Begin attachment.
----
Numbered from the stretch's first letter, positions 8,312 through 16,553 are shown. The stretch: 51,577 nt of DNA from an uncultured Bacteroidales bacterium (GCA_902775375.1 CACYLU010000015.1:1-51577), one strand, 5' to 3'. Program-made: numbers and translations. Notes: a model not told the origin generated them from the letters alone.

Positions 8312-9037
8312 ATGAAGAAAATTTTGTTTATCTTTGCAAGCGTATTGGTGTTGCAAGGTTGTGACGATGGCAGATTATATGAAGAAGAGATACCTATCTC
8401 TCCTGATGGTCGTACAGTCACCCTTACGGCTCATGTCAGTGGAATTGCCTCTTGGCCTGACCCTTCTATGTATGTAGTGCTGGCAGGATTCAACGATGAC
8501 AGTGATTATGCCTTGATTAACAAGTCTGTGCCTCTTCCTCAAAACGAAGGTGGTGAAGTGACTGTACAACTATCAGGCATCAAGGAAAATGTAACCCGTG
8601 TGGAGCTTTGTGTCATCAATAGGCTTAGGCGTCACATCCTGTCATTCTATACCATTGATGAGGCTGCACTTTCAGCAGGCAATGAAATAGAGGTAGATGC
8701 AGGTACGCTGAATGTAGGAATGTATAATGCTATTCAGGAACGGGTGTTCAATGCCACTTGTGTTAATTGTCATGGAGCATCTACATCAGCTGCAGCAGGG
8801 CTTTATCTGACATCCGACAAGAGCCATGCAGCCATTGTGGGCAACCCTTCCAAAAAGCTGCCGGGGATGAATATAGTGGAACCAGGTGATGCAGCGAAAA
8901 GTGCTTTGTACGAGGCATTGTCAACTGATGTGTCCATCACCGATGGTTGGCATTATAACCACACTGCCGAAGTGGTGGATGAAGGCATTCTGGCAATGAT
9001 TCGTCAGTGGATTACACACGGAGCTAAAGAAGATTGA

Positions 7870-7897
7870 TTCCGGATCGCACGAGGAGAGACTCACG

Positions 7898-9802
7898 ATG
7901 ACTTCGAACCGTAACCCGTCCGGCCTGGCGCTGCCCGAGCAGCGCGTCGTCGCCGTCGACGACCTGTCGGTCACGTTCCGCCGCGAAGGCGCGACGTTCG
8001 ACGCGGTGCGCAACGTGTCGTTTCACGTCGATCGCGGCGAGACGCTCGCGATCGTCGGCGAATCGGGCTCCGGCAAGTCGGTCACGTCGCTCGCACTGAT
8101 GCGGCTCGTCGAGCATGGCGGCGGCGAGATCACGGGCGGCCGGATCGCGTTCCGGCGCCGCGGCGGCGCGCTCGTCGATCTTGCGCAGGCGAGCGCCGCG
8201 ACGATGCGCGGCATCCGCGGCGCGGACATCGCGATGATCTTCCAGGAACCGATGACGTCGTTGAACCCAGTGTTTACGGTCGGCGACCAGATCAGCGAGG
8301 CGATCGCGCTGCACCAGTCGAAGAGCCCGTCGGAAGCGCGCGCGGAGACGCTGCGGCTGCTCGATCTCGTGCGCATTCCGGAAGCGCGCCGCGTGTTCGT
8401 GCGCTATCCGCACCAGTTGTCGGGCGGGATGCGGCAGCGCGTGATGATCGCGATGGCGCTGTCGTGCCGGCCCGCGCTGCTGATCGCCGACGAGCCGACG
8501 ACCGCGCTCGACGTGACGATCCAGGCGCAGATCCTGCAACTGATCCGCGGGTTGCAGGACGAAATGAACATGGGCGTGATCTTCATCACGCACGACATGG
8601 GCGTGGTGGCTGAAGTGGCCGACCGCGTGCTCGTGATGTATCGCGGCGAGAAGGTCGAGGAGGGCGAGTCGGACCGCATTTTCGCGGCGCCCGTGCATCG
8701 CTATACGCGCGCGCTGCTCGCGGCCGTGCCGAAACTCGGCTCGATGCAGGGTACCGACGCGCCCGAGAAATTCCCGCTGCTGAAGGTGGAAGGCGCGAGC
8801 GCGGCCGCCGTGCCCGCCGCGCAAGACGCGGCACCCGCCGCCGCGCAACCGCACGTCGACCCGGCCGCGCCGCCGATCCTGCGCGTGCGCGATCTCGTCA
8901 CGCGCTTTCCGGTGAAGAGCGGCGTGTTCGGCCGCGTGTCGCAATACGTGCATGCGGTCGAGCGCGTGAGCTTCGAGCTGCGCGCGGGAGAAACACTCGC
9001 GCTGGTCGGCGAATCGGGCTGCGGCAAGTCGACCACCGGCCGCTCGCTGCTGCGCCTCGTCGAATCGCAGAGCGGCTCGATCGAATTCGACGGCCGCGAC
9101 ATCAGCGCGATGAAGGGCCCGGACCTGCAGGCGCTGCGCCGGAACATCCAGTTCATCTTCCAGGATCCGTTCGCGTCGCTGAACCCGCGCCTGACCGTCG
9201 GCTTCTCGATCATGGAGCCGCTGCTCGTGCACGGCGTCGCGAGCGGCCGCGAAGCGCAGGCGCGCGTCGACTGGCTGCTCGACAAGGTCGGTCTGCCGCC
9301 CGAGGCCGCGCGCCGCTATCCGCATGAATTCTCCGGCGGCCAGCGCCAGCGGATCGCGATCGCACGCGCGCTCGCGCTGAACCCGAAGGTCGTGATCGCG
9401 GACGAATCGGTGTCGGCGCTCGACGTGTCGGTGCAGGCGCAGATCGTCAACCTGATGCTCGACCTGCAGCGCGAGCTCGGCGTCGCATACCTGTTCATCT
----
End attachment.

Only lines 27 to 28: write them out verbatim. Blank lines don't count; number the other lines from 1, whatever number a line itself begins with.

9101 ATCAGCGCGATGAAGGGCCCGGACCTGCAGGCGCTGCGCCGGAACATCCAGTTCATCTTCCAGGATCCGTTCGCGTCGCTGAACCCGCGCCTGACCGTCG
9201 GCTTCTCGATCATGGAGCCGCTGCTCGTGCACGGCGTCGCGAGCGGCCGCGAAGCGCAGGCGCGCGTCGACTGGCTGCTCGACAAGGTCGGTCTGCCGCC